In Arabic, the word rahma means mercy. But in the United States, RAHMA is an acronym for Reaching All HIV+ Muslims in America, an organization that offers support to HIV-positive Muslims and works to reduce HIV stigma within that community.
“I wanted mercy to be my guiding principle for the work that I do,” says Khadijah Abdullah, who founded RAHMA in 2012. “I wanted my community to have compassion, because the first person I met who was Muslim and had AIDS said he had experienced stigma, judgment, isolation; he was afraid to disclose his status because of how he felt people would react.”
As taking drugs, having premarital sex and engaging in non-heterosexual relationships are frowned upon in traditional Islamic beliefs, many members within the Muslim community deny the fact that Muslims are also at risk for contracting HIV. This attitude has led to a lasting stigma toward HIV-positive Muslims within the community, encouraging judgment, loneliness and isolation. RAHMA has taken on the challenge to address stigma and is seeing change.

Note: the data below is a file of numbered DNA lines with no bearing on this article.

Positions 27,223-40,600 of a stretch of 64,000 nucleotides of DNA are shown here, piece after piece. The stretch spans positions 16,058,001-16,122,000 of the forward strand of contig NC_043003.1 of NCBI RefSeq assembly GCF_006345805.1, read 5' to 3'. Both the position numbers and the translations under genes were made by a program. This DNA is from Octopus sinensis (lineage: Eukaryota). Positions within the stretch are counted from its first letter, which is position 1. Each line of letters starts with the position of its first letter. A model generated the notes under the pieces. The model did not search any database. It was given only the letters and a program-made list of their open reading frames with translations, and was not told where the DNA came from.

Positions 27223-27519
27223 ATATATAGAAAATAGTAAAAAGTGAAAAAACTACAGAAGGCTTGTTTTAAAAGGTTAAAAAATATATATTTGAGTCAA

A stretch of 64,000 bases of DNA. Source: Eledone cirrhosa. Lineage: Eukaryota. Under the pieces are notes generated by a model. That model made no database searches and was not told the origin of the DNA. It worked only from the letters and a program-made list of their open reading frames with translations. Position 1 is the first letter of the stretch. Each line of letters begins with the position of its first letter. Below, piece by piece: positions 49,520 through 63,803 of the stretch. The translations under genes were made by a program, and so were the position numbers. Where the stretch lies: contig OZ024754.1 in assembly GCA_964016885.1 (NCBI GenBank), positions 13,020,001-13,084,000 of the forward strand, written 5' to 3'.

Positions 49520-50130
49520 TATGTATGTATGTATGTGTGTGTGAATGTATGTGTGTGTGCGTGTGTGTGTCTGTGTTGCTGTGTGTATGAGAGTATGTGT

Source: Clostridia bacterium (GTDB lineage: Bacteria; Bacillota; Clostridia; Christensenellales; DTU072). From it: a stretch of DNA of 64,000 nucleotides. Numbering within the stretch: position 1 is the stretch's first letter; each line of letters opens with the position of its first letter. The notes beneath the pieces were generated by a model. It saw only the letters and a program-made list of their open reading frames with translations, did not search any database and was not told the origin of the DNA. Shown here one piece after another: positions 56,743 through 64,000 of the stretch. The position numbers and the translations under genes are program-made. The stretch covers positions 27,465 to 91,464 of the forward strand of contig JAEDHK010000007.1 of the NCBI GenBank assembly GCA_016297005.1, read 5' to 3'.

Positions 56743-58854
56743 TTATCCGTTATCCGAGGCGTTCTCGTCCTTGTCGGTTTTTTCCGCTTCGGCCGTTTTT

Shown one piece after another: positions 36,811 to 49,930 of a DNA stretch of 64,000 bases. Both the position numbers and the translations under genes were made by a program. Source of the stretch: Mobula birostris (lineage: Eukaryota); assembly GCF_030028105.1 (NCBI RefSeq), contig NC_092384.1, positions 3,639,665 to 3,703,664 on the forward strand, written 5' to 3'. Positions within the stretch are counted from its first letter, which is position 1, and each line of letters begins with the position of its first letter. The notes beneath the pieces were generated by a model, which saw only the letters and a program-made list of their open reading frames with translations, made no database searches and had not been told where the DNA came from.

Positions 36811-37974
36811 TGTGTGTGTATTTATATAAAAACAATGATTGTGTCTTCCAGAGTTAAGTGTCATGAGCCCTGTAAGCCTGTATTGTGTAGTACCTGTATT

RAHMA is based in Washington, DC—where in August it held its first retreat—but the group connects with people across the country through social media and a series of workshops, free testing sessions and events that provide support and education for Muslims of all backgrounds.
The inaugural retreat focused on self-care and included workshops, yoga and meditation. “If you don’t have self-care, you can’t do anything else,” Abdullah explains. “Your health has priority over you—mental health, physical health, emotional health, spiritual health—so it’s important to take care of that.”
In order to keep the environment intimate and nonintimidating, only about 20 people were admitted to this year’s retreat, though future events might be open to more participants. “I came because I wanted to be around Muslims who share the same virus I have,” says one attendee who wished to remain anonymous. “And even ones who don’t have [HIV] have information that I need. This is a safe space where we can talk about it.”
To learn more, visit haverahma.org.